And yet, it is not only manufacturing which is being automated; services are too, with digital payments and administrative processes now being located on cloud computers, negating any need for outsourcing to low-cost locations.

Authentic experiences are becoming a more significant part of consumer spending as incomes increase, especially in Asia.

—Ian Goldin

All of this is being reinforced by customers demanding quick delivery, which is easy to achieve from nearby production centres but less so from distant factories. Meanwhile, politicians are reinforcing the call to bring production back home, but it is automated processes and skilled jobs – and not work in factories or service centres – that are setting up shop near the major markets.

This restructuring of supply chains and reshoring of services and manufacturing will not reverse globalization. However, it will transform it. So too will the permanently lower growth of business travel as the efficiency, cost- and carbon-saving benefits of remote meetings mean digital flows will replace physical travel.

Foreign travel for leisure and tourism purposes will, however, rebound once vaccines are widely distributed, as authentic experiences become a more significant part of consumer spending and incomes increase, especially in Asia.

The globalization of the future will centre on East Asia, which accounts for half of the world’s population and is the fastest-growing economic region. The rapid recovery of this region from the COVID-19 crisis and the November 2020 Regional Comprehensive Economic Partnership of 14 Asia-Pacific economies will reinforce its rising economic and political power.

Global trade in manufactured goods – the wider picture
Image: 'Terra Incognita: 100 Maps to Survive the Next 100 Years', published by Cornerstone

Global trade in manufactured goods

Our drastically changing political and economic landscape has led to a transitional period in which there is no effective global, much less multilateral, leadership. International institutions are being starved of the resources, legitimacy and mandates for reform that they urgently require.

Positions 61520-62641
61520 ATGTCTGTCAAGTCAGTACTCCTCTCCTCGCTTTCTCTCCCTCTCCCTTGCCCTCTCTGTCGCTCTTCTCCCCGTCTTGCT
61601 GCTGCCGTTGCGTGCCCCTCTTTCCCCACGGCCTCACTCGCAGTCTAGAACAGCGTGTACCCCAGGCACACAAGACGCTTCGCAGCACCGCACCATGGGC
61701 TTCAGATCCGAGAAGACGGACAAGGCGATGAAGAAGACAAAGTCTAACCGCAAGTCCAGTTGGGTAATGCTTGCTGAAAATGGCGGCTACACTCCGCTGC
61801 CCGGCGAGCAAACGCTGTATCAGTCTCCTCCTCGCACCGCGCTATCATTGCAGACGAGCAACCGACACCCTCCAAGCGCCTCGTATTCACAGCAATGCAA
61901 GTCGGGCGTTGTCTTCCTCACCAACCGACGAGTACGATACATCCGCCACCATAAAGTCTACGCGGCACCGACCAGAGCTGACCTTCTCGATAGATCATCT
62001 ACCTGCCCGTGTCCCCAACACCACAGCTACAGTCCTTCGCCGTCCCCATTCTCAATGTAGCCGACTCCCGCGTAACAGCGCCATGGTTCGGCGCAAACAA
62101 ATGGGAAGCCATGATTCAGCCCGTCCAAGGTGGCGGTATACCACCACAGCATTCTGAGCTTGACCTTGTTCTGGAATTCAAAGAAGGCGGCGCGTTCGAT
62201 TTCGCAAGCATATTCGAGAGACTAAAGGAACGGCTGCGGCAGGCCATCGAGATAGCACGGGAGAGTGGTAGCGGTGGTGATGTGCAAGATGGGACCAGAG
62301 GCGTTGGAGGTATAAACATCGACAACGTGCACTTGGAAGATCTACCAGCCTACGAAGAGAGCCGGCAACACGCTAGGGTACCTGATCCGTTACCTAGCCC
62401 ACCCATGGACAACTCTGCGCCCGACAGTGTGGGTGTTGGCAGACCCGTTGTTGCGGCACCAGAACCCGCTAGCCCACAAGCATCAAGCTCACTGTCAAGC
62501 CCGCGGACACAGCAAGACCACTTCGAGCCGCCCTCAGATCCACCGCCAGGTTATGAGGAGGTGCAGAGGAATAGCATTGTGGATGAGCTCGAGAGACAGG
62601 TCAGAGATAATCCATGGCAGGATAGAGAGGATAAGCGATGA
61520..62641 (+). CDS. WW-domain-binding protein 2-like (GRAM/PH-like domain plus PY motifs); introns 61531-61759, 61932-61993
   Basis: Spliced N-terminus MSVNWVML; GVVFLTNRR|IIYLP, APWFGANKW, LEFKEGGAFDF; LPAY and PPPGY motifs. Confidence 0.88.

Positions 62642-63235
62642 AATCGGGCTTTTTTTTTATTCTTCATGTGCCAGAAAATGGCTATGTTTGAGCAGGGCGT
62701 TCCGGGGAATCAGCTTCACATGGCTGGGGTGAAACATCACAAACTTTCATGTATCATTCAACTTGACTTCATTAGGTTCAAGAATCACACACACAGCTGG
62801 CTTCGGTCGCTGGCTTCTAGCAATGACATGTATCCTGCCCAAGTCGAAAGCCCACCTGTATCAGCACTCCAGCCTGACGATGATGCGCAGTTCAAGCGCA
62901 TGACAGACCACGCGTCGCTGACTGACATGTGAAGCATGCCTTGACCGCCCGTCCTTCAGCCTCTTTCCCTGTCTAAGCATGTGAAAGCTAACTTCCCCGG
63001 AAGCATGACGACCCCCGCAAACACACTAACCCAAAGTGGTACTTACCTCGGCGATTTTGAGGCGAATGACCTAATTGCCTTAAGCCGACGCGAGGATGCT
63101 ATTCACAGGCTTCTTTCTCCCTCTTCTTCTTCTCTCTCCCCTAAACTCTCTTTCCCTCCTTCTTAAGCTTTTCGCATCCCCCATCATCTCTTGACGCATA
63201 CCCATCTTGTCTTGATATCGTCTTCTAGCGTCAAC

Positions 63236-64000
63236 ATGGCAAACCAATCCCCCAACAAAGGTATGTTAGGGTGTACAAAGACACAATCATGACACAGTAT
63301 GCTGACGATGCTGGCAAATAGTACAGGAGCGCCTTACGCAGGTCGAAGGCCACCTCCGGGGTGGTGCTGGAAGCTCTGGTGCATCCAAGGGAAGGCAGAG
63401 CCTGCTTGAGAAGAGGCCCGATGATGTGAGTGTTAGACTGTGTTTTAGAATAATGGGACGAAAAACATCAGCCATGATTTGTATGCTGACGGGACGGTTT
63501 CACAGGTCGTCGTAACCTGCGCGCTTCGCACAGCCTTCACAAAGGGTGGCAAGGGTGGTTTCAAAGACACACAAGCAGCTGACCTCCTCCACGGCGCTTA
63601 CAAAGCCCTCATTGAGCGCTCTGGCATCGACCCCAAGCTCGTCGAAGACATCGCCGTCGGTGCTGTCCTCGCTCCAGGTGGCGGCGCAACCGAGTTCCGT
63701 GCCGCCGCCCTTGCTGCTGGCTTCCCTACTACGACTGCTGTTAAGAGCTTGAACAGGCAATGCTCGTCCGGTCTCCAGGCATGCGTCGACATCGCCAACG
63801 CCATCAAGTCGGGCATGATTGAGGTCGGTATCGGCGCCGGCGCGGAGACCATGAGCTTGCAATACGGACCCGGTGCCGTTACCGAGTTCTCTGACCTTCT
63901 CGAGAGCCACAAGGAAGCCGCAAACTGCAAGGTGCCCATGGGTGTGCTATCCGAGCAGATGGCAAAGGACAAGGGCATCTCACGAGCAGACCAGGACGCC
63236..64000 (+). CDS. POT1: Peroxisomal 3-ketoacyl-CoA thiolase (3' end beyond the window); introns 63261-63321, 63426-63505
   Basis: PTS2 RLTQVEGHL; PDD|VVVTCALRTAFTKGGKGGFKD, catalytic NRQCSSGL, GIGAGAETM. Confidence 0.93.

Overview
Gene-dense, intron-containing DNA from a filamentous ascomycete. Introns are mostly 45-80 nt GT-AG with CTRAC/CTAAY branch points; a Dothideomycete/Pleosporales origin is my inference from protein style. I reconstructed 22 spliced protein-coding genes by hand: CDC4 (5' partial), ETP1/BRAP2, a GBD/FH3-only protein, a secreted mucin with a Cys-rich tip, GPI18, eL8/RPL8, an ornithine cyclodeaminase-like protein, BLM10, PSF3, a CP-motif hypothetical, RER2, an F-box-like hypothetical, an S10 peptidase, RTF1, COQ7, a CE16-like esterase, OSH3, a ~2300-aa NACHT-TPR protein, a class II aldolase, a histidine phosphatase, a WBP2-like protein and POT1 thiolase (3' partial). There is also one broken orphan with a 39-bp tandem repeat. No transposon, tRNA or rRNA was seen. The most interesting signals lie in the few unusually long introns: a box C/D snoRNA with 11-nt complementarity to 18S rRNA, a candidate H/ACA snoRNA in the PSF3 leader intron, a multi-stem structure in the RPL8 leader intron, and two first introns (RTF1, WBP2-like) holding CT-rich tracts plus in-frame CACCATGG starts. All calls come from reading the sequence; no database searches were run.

The lack of political will to manage global threats and build a more inclusive world is the greatest challenge facing globalization, a point frequently made by the UN Secretary General António Guterres. In this respect, there is too little globalization, not too much.

Globalization needs better management. The failure to manage increased flows across national borders is what gives rise to crises.

—Robert Muggah

International firms operate seamlessly across national borders but are becoming the victims of increasingly nationalist politics. This threatens to undermine investment and the shared understanding that is vital to address our shared threats.

Ultimately, globalization needs better management, and the failure to manage increased flows across national borders is what gave rise to the financial crisis, climate change and COVID-19.

Turning our back on globalization is not the answer. Nor should we wish to bounce back to the pre-pandemic ways of doing things, as it is that type of business as usual that brought us the pandemic and much more dangerous threats such as climate change. It is unsustainable.

There is no wall high enough to keep out climate change, pandemics, nuclear Armageddon or any of the other grave threats we face. But high walls also keep out the investments, trade, people, technologies and building blocks of cooperation that are urgently needed to address threats, stimulate job creation and fuel growth.

COVID-19 has taught us that we need to redouble our efforts to create a more inclusive, more sustainable and healthier world in which globalization serves to overcome risks and social divides, and is a tool for achieving shared and sustainable prosperity for all of humanity.